The Humber River is a river in Southern Ontario which is a tributary of Lake Ontario and is one of two major rivers on either side of the city of Toronto, the other being the Don River. TheRiver begins at Humber Springs Ponds on the Niagara Escarpment in Mono, Dufferin County and reaches its mouth at Humber Bay on Lake Ontario in the city of Toronto. The Humber was designated a Canadian Heritage River on September 24, 1999.
The Humber collects from about 750 creeks and tributaries. It encompasses portions of Dufferin County, the Regional Municipality of Peel, Simcoe County, and the Regional Municipality of York. The main branch runs for about 100 kilometres from the Niagara Escarpment in the northwest, while another other major branch, known as the East Humber River, starts at Lake St. George in the Oak Ridges Moraine near Aurora to the northeast. Both rivers join north of Toronto and then flow in a southeasterly direction into Lake Ontario, The river mouth is flanked by Sir Casimir Gzowski Park and Humber Bay Park East.
The Humber has a long history of human settlement along its banks. The first settlers were the Palaeo-Indians who lived in the area from 10,000 to 7000 BC. The second wave, people of the Archaic period, settled the area between 7000 and 1000 BC and began to adopt seasonal migration patterns to take advantage of available plants, fish, and game. The third wave of native settlement was the Woodland period, which saw the introduction of the bow and arrow and the growing of crops which allowed for larger, more permanent villages.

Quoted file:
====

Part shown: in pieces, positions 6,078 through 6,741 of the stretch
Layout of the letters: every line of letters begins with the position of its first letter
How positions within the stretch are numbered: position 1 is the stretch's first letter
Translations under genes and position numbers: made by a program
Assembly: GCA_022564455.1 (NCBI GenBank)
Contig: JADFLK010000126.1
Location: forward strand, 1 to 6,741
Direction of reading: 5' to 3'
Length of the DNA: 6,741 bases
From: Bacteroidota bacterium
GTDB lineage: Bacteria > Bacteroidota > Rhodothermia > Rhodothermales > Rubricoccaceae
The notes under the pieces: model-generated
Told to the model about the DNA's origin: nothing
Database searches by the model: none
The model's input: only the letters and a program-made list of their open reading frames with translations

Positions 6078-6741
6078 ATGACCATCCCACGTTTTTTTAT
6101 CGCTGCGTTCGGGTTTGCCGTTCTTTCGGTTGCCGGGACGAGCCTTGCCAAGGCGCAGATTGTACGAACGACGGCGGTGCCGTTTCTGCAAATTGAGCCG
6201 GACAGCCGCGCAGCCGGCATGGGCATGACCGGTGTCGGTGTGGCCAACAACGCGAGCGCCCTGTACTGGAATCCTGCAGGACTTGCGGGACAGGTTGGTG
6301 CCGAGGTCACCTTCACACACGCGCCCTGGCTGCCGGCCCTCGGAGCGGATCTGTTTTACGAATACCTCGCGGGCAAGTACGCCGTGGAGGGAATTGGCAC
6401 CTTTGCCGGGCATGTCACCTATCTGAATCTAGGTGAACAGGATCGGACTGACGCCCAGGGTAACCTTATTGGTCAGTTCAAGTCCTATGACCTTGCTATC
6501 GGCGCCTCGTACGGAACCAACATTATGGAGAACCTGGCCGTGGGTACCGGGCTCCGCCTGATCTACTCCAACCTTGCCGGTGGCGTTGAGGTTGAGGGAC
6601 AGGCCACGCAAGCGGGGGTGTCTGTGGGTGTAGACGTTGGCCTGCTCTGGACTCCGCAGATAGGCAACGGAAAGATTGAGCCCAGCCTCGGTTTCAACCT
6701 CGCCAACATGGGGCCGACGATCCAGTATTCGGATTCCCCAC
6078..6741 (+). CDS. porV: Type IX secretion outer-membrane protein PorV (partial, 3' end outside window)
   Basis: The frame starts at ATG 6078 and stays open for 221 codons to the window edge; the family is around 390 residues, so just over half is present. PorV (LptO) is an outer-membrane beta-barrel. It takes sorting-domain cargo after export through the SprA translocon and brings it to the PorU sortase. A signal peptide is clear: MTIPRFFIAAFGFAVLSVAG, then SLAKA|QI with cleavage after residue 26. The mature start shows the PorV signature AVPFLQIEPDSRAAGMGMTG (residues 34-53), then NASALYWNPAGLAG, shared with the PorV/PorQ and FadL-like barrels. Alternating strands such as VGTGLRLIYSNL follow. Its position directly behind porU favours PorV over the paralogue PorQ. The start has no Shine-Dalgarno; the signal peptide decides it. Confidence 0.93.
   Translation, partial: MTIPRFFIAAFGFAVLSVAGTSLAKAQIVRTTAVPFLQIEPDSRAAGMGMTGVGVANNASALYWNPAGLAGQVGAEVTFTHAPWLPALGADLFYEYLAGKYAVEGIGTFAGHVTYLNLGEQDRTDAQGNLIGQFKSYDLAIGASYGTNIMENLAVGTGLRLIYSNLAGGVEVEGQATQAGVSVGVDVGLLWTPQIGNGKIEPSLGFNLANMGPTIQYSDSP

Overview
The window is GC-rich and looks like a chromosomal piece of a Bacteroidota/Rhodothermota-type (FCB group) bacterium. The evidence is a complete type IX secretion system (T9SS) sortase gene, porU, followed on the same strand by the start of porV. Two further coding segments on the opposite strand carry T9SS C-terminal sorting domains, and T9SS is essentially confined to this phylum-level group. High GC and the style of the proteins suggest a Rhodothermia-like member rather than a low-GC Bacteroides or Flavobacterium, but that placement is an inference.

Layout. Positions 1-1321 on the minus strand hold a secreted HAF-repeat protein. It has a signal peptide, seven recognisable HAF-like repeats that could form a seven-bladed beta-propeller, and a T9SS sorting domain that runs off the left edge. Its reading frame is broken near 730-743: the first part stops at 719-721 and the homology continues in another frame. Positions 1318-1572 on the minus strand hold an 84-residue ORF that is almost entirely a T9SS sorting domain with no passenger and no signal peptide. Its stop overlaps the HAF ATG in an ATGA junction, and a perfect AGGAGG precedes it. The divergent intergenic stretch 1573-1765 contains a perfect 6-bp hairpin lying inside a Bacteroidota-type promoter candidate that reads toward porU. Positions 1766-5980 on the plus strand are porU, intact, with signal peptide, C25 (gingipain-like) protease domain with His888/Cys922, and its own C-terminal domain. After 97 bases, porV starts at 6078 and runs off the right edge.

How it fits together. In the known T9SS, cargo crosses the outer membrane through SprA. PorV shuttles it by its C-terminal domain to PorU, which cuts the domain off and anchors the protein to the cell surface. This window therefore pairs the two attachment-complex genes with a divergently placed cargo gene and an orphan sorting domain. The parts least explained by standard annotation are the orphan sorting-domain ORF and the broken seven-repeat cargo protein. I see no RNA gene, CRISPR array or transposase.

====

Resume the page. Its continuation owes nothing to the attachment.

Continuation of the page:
The Anishinaabe refer to the river as Cobechenonk. During the 1600s and 1700s, the river was known by several names before it was given the official name of Humber. Popple's map of 1733 shows a prominent river beside the native settlement Tejajagon assumed to be the Humber. Its name is given as the Tanaovate River. The river was also known as the Toronto River. Lieutenant-Governor John Graves Simcoe gave the river the name of Humber, likely after the Humber estuary in England.
After the old one was destroyed during Hurricane Hazel in 1954, a new footbridge was built in 1995 to span the Humber, between Lions and Raymore Park.
Étienne Brûlé was the first European to encounter the Humber while travelling the Toronto Carrying-Place Trail. Brûlé passed through the watershed in 1615 on a mission from Samuel de Champlain to build alliances with native peoples. The Trail became a convenient shortcut to the upper Great Lakes for traders, explorers, and missionaries.
A Fort Toronto, was constructed about 1,000 metres inland from the mouth of the Humber to protect the Trail. During the 1660s this was the site of Teiaiagon, a permanent settlement of the Seneca used for trading with the Europeans.
French missionaries used the area for many years, including Jean de Brébeuf and Joseph Chaumonot in 1641, Louis Hennepin in 1678, and Rene-Robert Cavelier de La Salle in 1680.
Popple's map of 1733 shows a prominent river beside "Tejajagon" which is assumed to be the Humber.
However, no permanent European settlement occurred until the arrival of Jean-Baptiste Rousseau in the late 18th century. Rousseau piloted John Graves Simcoe's ship into Toronto Bay to officially begin the British era of control in 1793. Upon his arrival in York, Simcoe was keenly aware of the need for a lumber mill and grist mill in the area. He had constructed a sawmill on the west bank of the river near present day Bloor Street in 1793, which was operated by John Wilson. In 1797 Simcoe managed to get a grist mill established on the Humber River. Over the years, numerous mills have been operated along the river by such men as William Cooper, W. P. Howland, Thomas Fisher, John Scarlett, William Gamble and Joseph Rowntree. The last grist mill on the Humber, Hayhoe Mills in Woodbridge, closed in 2007.